Friday, August 31, 2012

How to know if you're getting the best quality treatment services for your child

It comes down to five things:

1. tell the truth,
2. share fairly,
3. be thankful,
4. help others and
5. move forward.

If your service provider fails on any of these things, they need to repair themselves before they can be more than superficially helpful. If they don't want to fix deficits in any one of these areas, you should seek another service provider.

If they aren't telling the truth (as you understand it), then they're not "pulling in the same direction as you are" and that means that to some extent, they're pulling against you. You can't have that. If you give them material to learn and they ignore it, or disagree with it (and can't convince you that they're right), it's time to seek help elsewhere. Sometimes, your own sense of right and wrong is more on‐target than the sense that a stranger has, based on their necessarily more‐limited understanding of "the way it is" with your child.

If they're not expecting you to share the responsibility for helping your child fairly (if they're "doing all the work" and letting you think that you're not a necessary part of the treatment program), then they're giving you a false idea of your own importance and value in your child's life. If they're expecting you to "do all the work" they're not fulfilling their responsibility as a professional service provider. There has to be balance in the delivery of treatment for it to be optimally successful.

If they're not thankful to be helping you, they don't deserve the opportunity to offer help to you (or anyone else). The least they can be is thankful for your trust and strive to repay your trust by working diligently (and without complaints or sloth) to do the best they can for you and your child. Late arrivals for scheduled appointments is the first sign that they're not thankful enough.

If they're not helping, they're not using their time, your time, or your child's time productively. If they're willing to use their time nonproductively, they should use it somewhere else.

If they're not showing that they are helping you and your child move forward, they have to go back to the drawing board to come up with a better plan to do so. If they want you to be content to "keep things stable" then they want you to be satisfied with the illusion of treatment.

Steve Kossor
Founder and Executive Director
The Institute for Behavior Change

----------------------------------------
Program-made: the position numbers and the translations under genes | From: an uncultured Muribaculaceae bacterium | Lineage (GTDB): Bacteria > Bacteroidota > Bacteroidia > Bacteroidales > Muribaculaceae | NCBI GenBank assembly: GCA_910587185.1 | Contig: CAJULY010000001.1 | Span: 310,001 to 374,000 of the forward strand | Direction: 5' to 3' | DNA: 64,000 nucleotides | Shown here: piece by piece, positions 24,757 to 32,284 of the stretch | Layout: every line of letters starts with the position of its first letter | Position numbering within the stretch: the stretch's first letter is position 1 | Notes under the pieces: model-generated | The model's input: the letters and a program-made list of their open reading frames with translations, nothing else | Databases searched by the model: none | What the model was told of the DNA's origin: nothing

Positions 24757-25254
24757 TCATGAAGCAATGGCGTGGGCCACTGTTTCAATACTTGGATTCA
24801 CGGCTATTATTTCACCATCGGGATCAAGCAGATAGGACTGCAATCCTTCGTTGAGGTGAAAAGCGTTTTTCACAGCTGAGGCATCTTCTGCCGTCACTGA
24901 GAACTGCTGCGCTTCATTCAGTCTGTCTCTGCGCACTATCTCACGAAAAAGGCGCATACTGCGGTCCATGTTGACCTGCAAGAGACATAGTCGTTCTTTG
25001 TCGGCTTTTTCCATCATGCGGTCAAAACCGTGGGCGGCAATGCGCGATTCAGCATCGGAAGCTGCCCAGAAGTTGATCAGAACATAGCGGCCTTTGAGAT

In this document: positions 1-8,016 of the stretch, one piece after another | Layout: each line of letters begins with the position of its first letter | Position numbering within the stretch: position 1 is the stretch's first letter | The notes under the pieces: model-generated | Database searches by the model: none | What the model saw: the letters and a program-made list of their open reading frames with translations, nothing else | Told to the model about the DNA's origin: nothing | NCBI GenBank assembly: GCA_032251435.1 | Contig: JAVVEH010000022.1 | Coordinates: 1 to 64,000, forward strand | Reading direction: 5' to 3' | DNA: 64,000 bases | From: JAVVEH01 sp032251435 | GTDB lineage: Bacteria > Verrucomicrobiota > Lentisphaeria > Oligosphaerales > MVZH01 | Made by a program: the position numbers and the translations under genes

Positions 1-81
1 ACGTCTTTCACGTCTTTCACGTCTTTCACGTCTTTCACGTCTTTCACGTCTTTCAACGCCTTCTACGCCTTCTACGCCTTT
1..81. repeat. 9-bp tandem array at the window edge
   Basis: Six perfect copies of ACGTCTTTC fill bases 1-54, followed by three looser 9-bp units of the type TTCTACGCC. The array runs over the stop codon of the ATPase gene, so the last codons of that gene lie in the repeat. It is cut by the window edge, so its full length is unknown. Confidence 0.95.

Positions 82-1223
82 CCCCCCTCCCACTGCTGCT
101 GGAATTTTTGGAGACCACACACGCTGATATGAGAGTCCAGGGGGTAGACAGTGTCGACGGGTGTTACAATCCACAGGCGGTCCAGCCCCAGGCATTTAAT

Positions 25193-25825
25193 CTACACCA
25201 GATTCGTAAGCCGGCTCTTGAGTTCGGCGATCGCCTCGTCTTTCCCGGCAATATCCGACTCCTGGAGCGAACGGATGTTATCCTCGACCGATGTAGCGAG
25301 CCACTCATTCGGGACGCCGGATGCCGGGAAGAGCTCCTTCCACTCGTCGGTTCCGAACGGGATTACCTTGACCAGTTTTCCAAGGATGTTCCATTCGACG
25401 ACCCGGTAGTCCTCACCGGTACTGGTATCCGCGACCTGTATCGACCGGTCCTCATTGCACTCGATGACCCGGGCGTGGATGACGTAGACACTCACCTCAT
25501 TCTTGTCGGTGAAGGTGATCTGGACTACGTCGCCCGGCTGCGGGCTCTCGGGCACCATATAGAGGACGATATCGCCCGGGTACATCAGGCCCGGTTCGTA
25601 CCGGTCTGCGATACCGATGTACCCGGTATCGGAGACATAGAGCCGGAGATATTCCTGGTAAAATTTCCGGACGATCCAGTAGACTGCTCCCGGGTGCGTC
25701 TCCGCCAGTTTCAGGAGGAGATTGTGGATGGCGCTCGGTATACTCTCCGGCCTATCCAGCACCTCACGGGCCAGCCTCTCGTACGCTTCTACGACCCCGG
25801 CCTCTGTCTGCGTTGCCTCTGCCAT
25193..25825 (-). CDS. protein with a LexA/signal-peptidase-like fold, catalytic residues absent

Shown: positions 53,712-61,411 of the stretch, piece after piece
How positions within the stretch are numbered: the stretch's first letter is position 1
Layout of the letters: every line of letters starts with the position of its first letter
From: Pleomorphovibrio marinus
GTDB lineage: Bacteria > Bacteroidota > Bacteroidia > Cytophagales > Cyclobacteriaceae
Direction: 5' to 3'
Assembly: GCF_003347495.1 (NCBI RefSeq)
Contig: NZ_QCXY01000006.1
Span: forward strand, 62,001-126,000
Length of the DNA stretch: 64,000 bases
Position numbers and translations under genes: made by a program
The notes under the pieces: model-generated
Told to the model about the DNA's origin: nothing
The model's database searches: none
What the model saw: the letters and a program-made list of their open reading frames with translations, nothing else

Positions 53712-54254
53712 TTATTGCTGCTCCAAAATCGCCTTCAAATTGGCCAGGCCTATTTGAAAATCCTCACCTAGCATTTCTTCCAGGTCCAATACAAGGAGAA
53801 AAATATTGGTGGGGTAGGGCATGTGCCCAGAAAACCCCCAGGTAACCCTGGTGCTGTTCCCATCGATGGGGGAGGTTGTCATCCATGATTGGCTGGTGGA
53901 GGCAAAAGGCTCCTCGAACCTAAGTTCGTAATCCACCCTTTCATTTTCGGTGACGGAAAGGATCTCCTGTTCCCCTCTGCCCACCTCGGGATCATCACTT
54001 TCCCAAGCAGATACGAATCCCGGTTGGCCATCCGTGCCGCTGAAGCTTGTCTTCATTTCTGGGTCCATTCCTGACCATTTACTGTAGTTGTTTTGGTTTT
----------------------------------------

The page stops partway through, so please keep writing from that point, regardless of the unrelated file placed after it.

Sunday, August 26, 2012

Medicaid Eligibility – the “Medically Needy” category

The Medically Needy Medicaid eligibility option enables states to provide Medicaid coverage to individuals who meet the Categorically Needy eligibility requirements, but exceed the income standards. States can also use this option to extend children's coverage up to age 21. All states that offer medically needy programs must cover children under age 18 who, except for income, would otherwise be eligible for Medicaid coverage.
All of the following states had a “medically-needy” category of Medicaid eligibility in place as of 2009. If you live in one of these states, and you do not meet the Medicaid income requirements, your child may still qualify for Medicaid if he/she is disabled and under the age of 18.  Medicaid eligibility in such cases can be based on the child’s income – not the family’s – and thereby give the child access to Medicaid’s mandatory EPSDT benefits which include Behavioral Health Rehabilitation Services (BHRS).

the District of Columbia                          
New Hampshire
New Jersey
New York
North Carolina
North Dakota
Puerto Rico
Rhode Island
West Virginia

  • If states offer a medically needy program, they must cover:
    • Pregnant women
    • Children under 18

  • States have the option of covering:
    • Children over 18 but under 21
    • Parents and other caretaker relatives
    • Elderly individuals
    • Individuals with disabilities (who are not "children under 18")

Since Medicaid eligibility varies by state, the groups and categories of people who qualify for Medicaid can change from time to time. To find out if your child qualifies for Medicaid, you should contact your State Medicaid Office for specific details about eligibility in your state.  Be sure to ask if your state has adopted the “Medically Needy” category of eligibility like these states have.

Tuesday, August 21, 2012

BHRS in a Wraparound Cup ®

Nathan's Voice is a terrific resource and I'm thankful that Lorrie has given me an opportunity to distribute information about The greatest treatment funding secret ever concealed: The Medicaid EPSDT mandate. It has existed throughout the United States and its Territories since 1989 and funds the delivery of “medically necessary” Behavioral Health Rehabilitation Services (BHRS) in homes and schools that is “sufficient in amount, duration and scope to reasonably achieve the purpose for which it is furnished, whether or not the treatment is part of any state plan.” In 36 states a child with a disability under the age of 21 can be enrolled in Medicaid regardless of family income, and can access treatment funding through the Early and Periodic Screening, Diagnosis and Treatment (EPSDT) mandate. The Network for Behavior Change, a private psychology group practice I created, started providing BHRS to children about 20 years ago. To support the work of the Network psychologists, I created a nonprofit foundation to recruit, train, deploy and monitor the unlicensed staff working under their supervision called The Institute for Behavior Change.